PLEASE NOTE: My intention here is not to besmirch the work done by linguistic and biblical scholars in the translation of these various Bible versions. I don’t doubt that they worked very hard to provide a translation that was, if nothing else, more than adequate for instruction in the things of God. My intention is only to point out the undeniable inconsistencies and inaccuracies in these translations, not to call into question the credentials or intentions of those who served on the translation committees.

The first thing that should be considered with regard to this word’s meaning is that arsenokoitai is a compound word. Paul combines the Greek word for male (arsen) with the word bed (koitus), which is often used as a euphemism for sex, as the verb form of “bed” is used in English. So, the constituent words of arsenokoitai can be translated as meaning “those who have sex with men” or “men who have sex”. Most likely, what is meant is those who have sex with men, male-bedders, as it were.

PLEASE NOTE: The meaning of a compound word cannot always be derived by examining the meaning of its constituent words. For example, a hallmark is not a mark in a hall. A butterfly is not a stick of butter that flies. A ladykiller is not a person who kills ladies, nor a lady who kills people.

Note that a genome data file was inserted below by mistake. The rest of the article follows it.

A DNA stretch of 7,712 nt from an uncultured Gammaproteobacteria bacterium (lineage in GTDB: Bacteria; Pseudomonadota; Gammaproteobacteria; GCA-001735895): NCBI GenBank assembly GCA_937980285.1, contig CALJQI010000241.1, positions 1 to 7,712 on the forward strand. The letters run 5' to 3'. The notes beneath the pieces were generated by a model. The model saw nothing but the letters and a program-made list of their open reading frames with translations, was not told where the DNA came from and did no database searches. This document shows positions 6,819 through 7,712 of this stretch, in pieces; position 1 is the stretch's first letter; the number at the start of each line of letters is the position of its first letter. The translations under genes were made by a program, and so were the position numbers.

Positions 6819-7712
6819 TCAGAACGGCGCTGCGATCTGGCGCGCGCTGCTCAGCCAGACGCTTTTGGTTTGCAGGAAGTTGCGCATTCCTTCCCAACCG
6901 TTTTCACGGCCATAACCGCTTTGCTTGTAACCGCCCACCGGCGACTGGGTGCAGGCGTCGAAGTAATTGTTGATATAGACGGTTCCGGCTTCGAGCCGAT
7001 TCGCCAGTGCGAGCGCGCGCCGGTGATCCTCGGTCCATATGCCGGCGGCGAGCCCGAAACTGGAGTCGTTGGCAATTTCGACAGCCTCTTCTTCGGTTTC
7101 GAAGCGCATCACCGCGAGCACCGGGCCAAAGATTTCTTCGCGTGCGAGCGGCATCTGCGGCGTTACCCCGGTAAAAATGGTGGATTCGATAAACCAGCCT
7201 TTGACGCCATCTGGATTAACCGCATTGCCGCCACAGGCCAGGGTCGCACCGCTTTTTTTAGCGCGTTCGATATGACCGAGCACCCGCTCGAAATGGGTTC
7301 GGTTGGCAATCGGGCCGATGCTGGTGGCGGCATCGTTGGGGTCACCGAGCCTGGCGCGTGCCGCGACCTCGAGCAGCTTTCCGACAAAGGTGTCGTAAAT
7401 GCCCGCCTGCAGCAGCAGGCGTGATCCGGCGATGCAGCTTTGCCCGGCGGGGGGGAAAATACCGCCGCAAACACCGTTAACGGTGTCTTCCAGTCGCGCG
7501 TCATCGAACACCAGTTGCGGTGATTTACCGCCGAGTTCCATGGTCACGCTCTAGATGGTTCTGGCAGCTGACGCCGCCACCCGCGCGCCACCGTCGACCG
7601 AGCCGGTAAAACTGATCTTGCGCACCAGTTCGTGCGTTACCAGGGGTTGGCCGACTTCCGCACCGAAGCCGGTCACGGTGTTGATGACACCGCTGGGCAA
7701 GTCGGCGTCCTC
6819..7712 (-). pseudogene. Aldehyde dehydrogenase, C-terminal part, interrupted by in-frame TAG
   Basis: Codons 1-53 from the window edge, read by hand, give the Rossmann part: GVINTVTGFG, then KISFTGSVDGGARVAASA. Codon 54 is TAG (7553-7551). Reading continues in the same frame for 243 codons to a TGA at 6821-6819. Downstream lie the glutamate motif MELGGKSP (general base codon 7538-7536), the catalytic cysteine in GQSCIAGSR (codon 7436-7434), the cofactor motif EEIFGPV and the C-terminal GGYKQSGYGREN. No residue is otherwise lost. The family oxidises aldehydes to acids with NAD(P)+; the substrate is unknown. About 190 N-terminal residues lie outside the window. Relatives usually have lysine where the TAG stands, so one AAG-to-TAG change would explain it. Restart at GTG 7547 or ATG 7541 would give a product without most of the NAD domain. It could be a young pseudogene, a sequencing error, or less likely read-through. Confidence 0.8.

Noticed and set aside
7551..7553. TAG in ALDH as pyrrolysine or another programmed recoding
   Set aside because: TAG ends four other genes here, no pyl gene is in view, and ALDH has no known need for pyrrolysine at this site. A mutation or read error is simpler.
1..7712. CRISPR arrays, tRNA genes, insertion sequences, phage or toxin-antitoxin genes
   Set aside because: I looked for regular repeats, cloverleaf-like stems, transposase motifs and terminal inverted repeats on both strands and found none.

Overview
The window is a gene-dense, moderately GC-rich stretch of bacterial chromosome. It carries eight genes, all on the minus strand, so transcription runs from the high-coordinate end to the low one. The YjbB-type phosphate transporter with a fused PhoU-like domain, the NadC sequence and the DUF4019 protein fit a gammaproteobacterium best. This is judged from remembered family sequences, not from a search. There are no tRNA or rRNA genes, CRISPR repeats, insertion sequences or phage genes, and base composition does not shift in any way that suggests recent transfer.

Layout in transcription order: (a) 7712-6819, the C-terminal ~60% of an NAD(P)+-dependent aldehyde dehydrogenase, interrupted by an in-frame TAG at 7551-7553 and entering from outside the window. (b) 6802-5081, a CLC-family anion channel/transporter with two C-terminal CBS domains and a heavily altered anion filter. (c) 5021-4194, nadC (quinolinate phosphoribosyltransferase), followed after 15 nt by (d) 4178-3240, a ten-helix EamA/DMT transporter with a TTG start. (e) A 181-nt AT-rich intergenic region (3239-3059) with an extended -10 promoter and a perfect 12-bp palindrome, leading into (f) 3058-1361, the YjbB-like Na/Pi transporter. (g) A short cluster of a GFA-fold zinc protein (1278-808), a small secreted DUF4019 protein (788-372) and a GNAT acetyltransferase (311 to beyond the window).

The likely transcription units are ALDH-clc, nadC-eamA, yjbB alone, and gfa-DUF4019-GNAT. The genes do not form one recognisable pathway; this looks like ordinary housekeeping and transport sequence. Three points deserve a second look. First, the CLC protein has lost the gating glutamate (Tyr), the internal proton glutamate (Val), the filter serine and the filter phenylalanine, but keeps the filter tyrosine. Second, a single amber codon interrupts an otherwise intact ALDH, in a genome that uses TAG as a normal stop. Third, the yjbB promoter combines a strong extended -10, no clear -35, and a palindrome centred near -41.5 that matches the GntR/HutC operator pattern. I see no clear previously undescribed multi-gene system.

But, we have to derive a more precise meaning for this term; because even if male-bedder is an accurate generic simplification of this term, it’s not specific enough to be helpful in interpreting Paul’s intended target. For example, heterosexual wives are male-bedders. Is it Paul’s intention to condemn them, as well? It’s obvious that a more precise meaning must be derived. What type of male bedder is being condemned?

Under most circumstances, the context of a difficult word would give us enough clues to ascertain its meaning. It’s a lesson we learned in reading class. Now, at first glance, we might get a little discouraged when looking at the context of arsenokoitai(s) in these two passages because both passages contain seemingly arbitrary lists of sinful activities. However, let’s not form that conclusion too quickly.

In 1Timothy, Paul grouped the terms in his vice list in such a way as to provide just enough clues to derive the target of “male-bedders” with absolute precision and certainty—and we’d better thank God for this, otherwise we’d have to relegate ourselves to a “best guess”, as so many of our English translations erroneously did.